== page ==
natalee said...

This is an amazing topic.. i just encountered that.. my friends 3 year old was hitting my two year old over the head with various objects.. i tried to be nice but my friend never said a word to her kid.. even though i pointed it out.. when my friend went to the bathroom I'll admit I pointed my finger at the kid and said.. if you do that again.. I'm gonna put you in time out..the kid looked scared and was good the rest of the time..(yikes)

Jessica {Team Rasler} said...

This is a tough one that I've only had to deal with a few times. In a group playdate, it was easiest to just direct my child away from the bully, and I could forgive the mom for not noticing it since she was talking to someone else (and we all do that from time to time and miss something). In a smaller setting, though, I think I would pause to see if the parent said anything, then address the child directly like your friend did about the kicking.

Sebastian gets upset if no one corrects other kids' misbehaviors, and I hate to set a bad example by seeming to ignore it when someone shoves or hits, so one time he looked right at me and said, "No hitting," and I said (a bit loudly), "You're right, Sebastian, hitting isn't nice. Tell (other kid) to please be gentle." The mom then took the hint. As our kids get older, it's going to feel a lot more comfortable to me to let them handle things so I don't have to get into it with the parents!

BJ_Mama said...

I say...tell your kis to hit/kick/bite them back...HARDER!

Okay, just kidding. MAMAS! Don't get your knickers in a twist!

I'm feeling a little sassy today...

Shell said...

LOL @ BJ Mama. Is it bad that I agree with her to an extent, even though she was joking?

My kids have done things on playdates that weren't very nice- they do get a warning, have to apologize, and then we leave if they do it again. I don't believe in leaving the very first time they do something.

I did have a mom freak out on me b/c my oldest hit hers- but what she didn't see was that my son was hitting hers BACK. That hers had come up behind him and punched him- so mine turned around and whacked him.

I still told mine that he shouldn't do that, but I was SO annoyed at the mom b/c if hers hadn't started it, mine would never have hit.

I sound whiny- but *he* started it...

Noelle said...

I rarely deal with it at the parent level. I deal with the child in question, if I am the one to see it. My philosophy is that the correction/redirection/whatever you want to call it - should be done right away and will be equally effective from me. If a parent sees what I'm doing and steps in, all the better. I don't really worry about what those other parents think. If they won't take care of it, I will. If it is a reoccurring event, I make sure to let the child know that when I am there, bullying behavior won't be tolerated and that I'm watching to make sure it isn't happening.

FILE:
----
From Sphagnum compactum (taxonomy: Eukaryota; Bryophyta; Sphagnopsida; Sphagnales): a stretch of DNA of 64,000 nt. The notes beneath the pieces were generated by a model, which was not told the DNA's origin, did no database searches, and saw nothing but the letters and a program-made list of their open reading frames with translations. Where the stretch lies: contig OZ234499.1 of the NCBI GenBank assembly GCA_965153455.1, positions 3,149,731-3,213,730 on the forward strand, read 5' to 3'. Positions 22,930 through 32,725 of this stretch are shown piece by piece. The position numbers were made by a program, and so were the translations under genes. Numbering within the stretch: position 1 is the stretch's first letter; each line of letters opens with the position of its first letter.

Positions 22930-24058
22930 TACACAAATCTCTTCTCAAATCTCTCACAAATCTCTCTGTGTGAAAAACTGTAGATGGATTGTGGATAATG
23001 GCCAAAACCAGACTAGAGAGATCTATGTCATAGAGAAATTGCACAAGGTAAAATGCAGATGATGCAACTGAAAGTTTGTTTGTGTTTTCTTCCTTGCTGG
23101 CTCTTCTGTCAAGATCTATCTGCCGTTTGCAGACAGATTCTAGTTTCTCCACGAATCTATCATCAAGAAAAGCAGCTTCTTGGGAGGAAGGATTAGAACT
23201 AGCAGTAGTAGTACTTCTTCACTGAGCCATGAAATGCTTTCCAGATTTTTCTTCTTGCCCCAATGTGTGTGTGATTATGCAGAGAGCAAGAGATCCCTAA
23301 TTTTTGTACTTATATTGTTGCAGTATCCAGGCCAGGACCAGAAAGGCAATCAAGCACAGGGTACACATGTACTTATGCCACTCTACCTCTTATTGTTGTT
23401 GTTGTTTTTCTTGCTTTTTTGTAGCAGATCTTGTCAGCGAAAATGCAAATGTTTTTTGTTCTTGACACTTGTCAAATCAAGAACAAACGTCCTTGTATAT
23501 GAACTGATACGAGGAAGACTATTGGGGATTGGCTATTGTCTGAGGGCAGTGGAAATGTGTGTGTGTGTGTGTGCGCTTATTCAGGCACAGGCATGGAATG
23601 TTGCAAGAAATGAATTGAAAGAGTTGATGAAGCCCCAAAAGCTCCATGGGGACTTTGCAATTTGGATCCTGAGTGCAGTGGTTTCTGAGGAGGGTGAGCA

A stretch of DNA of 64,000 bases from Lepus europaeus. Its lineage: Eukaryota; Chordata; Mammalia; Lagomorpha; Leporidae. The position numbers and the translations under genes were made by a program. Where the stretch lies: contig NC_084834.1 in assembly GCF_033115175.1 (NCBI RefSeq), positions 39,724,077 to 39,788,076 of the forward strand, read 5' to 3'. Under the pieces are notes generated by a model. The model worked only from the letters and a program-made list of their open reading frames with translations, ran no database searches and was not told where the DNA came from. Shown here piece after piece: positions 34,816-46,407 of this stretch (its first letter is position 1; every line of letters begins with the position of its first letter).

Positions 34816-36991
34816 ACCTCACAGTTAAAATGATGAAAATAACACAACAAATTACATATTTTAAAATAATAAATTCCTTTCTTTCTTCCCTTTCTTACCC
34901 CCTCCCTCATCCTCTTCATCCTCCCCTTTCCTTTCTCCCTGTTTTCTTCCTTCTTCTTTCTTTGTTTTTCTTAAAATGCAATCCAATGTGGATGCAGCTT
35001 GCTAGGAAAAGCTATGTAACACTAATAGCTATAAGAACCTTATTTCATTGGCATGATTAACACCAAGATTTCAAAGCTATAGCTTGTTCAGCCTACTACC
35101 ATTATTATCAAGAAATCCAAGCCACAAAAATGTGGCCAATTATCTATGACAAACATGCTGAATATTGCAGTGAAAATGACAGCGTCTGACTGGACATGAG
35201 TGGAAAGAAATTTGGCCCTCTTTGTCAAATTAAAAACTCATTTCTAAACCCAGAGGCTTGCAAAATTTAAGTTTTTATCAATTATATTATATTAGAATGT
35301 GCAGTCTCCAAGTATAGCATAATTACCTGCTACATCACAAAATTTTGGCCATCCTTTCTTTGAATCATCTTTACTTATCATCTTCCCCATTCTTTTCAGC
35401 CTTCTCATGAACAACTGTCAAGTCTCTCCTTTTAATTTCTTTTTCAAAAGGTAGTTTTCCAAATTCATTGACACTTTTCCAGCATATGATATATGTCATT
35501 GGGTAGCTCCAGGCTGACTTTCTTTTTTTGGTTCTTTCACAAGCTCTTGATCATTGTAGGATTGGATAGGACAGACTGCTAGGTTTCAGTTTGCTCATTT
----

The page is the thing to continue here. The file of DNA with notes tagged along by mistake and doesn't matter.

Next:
When (not if) it is my child, I deal with her immediately and consistently and I expect the same from the parents around me. She has a bit of a dominant personality and is never the quiet one in the group. I personally like that about her. It might not necessarily serve her well in the "learning to play well with others" phase but it will serve her well most other times in her life.

And, from the parent of a child who was bullied a time or two - there is a part of me that really wanted to tell him to hit them back and harder... just a mama-bear gut reaction, I think. I didn't, but I really, really wanted to.

The Wifey said...

So glad you wrote this and I managed to stop by and see it! I have a post scheduled next week along the same lines!

And the answer is: I don't know. That's why I'm so happy to read everyone else's replies! Ahhh! Thanks a ton! haha

瓊文TamMcfee0520 said...
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Deb said...

One of my closest friends has a 3 y/o she pretty much just refuses to discipline (at least consistently, which is almost worse than doing nothing). Even though he says nasty things, screams at, shoves, and does the opposite of everything he's told, my son, who's three months younger, WORSHIPS him. But the mom only nitpicks at the low-hanging fruit (even to my kids, just for good measure) and ignores the big picture that her son is a bully (toward her, too) and getting worse by the day.

I am certain, however, that our friendship can't handle a confrontation. So to save my kids hurt feelings and bruises and having to bite my own tongue clear off (and having to spend a few days unteaching my kids rotten stuff), I just don't do playdates with her anymore. Both of our families will sometimes hang out during weekends, but we keep those plans few and far between.

By far, not a great solution. But I hate conflict and think my mom is a good person who is in over her head but absolutely refuses to admit it.

Great post!